When you picture your dream African safari holiday – what wildlife come to mind? Can you imagine lion on the hunt in the afternoon light? Can you see elephant herds moving gracefully and silently across the savannah? Or is it rhino in the distance, knowing their closeness to extinction? And how about the leopard sleeping on a branch in acacia tree with his tail curling down? It is almost unthinkable to picture a game drive without the possibility of seeing these magnificent creatures.
These larger animals are exciting to watch and absolutely, we all adore seeing them on BBC Earth and National Geographic programs (some of the footage takes months to film by the way, not just a few days on safari). What is important to realise is that animals are wild and sightings impossible to guarantee. So are we missing a beat by just focusing on the big ticket wildlife? And why on earth are the big ticket animals categorised as the Big Five?
The big five term was coined by hunters many years ago because they were perceived as the most dangerous. They include lion, elephant, Cape buffalo, leopard and rhino. To this day, it is these animals that draw big numbers to Africa.
We like to encourage our guests to look beyond the Big Five Africa Safaris. So have you ever heard of the little five? It is a fascinating group of animals named by conservationists to get people looking for the smaller species. The ant lion, the elephant shrew, the buffalo weaver, the leopard tortoise and the rhino beetle. Few things compare to the excitement of a walking safari with professional guides, getting truly immersed in the landscape and close to the ground where these animals reside. Stop, listen to your guide, bend down and watch where he is pointing a thin blade of grass and you’ll soon see the ant lions attack!
My recent trip to Tanzania taught me more about the ant lion. I have a new found appreciation and respect for these clever little creatures that have, until now gone unnoticed. I watch every step and hope to identify the tiny sand pit for myself, knowing what lies beneath. Personally, I prefer scorpions and snakes, something about their willfulness to survive and protect themselves and families. Surprisingly, in all my travels in Africa, I have seen very few snakes on safari and even less scorpions, so fear not the danger isn’t common place.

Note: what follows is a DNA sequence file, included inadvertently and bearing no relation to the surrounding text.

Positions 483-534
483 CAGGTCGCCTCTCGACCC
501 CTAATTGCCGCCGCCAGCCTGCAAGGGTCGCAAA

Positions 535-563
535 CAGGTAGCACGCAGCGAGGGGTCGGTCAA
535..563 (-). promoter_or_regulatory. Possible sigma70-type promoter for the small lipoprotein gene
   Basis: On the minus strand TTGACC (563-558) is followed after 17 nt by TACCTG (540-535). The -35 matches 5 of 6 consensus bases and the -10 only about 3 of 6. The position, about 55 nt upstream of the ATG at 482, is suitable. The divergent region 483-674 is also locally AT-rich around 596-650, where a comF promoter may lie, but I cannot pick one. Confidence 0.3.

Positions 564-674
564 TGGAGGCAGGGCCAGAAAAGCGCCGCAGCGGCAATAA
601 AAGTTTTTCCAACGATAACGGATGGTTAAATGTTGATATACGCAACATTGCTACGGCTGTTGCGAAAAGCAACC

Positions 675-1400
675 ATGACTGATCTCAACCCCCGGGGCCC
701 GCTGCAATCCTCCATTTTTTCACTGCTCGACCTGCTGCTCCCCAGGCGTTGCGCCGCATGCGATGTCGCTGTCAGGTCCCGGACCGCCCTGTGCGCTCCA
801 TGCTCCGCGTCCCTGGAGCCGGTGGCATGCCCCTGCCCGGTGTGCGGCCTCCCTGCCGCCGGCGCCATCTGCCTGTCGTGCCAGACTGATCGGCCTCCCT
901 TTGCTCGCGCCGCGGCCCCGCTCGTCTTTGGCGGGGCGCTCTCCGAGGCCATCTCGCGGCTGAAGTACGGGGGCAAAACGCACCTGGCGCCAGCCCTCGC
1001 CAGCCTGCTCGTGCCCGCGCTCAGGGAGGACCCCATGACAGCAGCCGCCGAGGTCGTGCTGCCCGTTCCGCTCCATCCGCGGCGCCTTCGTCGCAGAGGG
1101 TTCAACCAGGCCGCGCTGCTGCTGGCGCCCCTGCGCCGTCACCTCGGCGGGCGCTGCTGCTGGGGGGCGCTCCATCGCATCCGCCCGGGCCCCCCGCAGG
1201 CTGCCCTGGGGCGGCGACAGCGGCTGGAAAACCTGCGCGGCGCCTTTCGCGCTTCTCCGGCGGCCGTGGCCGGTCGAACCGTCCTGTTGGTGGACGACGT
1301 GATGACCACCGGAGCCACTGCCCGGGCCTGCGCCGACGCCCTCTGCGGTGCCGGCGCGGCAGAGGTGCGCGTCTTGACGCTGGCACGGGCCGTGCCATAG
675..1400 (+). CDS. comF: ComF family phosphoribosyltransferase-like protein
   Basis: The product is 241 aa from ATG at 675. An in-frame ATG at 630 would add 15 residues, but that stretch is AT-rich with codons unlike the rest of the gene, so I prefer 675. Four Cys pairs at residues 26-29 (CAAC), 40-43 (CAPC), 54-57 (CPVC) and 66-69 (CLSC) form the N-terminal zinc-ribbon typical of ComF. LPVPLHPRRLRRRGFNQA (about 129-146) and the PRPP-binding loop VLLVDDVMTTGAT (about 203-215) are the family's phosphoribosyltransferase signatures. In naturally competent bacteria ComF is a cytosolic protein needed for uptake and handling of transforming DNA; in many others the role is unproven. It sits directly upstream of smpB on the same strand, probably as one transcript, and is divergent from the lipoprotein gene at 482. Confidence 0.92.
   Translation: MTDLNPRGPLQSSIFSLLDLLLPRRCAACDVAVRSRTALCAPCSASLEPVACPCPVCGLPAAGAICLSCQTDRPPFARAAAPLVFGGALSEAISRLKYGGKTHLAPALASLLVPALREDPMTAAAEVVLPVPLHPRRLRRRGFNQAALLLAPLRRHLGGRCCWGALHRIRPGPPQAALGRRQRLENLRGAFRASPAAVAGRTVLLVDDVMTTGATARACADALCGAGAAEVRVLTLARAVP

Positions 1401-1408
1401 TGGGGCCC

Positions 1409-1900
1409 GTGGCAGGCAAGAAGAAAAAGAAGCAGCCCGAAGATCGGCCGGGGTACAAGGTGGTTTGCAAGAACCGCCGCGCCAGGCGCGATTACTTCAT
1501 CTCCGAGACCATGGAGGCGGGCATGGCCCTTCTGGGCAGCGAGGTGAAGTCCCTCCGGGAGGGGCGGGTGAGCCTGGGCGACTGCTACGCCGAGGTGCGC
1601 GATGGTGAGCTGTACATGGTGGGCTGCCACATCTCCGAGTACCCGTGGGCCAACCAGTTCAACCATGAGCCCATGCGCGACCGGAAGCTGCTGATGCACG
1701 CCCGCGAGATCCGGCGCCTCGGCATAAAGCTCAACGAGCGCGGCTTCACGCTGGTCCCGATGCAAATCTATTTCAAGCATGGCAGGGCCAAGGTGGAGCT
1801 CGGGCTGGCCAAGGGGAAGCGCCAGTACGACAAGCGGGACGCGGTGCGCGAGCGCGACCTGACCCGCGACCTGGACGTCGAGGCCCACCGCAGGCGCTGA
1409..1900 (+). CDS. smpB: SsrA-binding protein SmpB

With Big Five and Little Five ticked off your animal list, how about the Ugly Five. This unfortunate cluster of animals was named for a bit of fun and include the hyena, maribou stork, vultures, warthog and wildebeest. Each one of the ugly five members are fun and fascinating to watch for a while. When you come across a maribou stork, you will literally do a double take. A guide in Kenya (Robert) once described them to me as ugly old bald men in suits! And after the success of the Lion King, a safari isn’t the same without spotting at least one or two Pumba (warthog) The king of ugly in my opinion, yet equally interesting and fantastic to watch is the hyena. With a pack mentality, denning day times and a chilling whooping call at night you will not ever be mistaken that you’ve seen the hyena.
With all these lists, big five, little five, ugly five there is the danger that you will spend your safari ticking boxes. Here is my advice. Forget the lists. Put the books away. Leave the pencil and little note book in your tent and take the bird book for extra reference only (most guides have these in the vehicles anyway). See the wildlife in their natural habitat and enjoy the chance encounters – the best leopard sighting I ever had was whilst watching something else. Hear Africa – listen to the lions calling and hyena whooping at night. Smell Africa – breath in the fresh air. The best smell on safari – rain. Combine all of these and you will really feel Africa and know you are truly immersed in it. If you stop obsessing about the lists and truly embrace the safari, it won’t matter how many of the big five, little five or ugly five you have seen. You will leave with a longing to return to Africa one day because in this holiday alone, you will have found many answers to life… that’s the power of this natural paradise.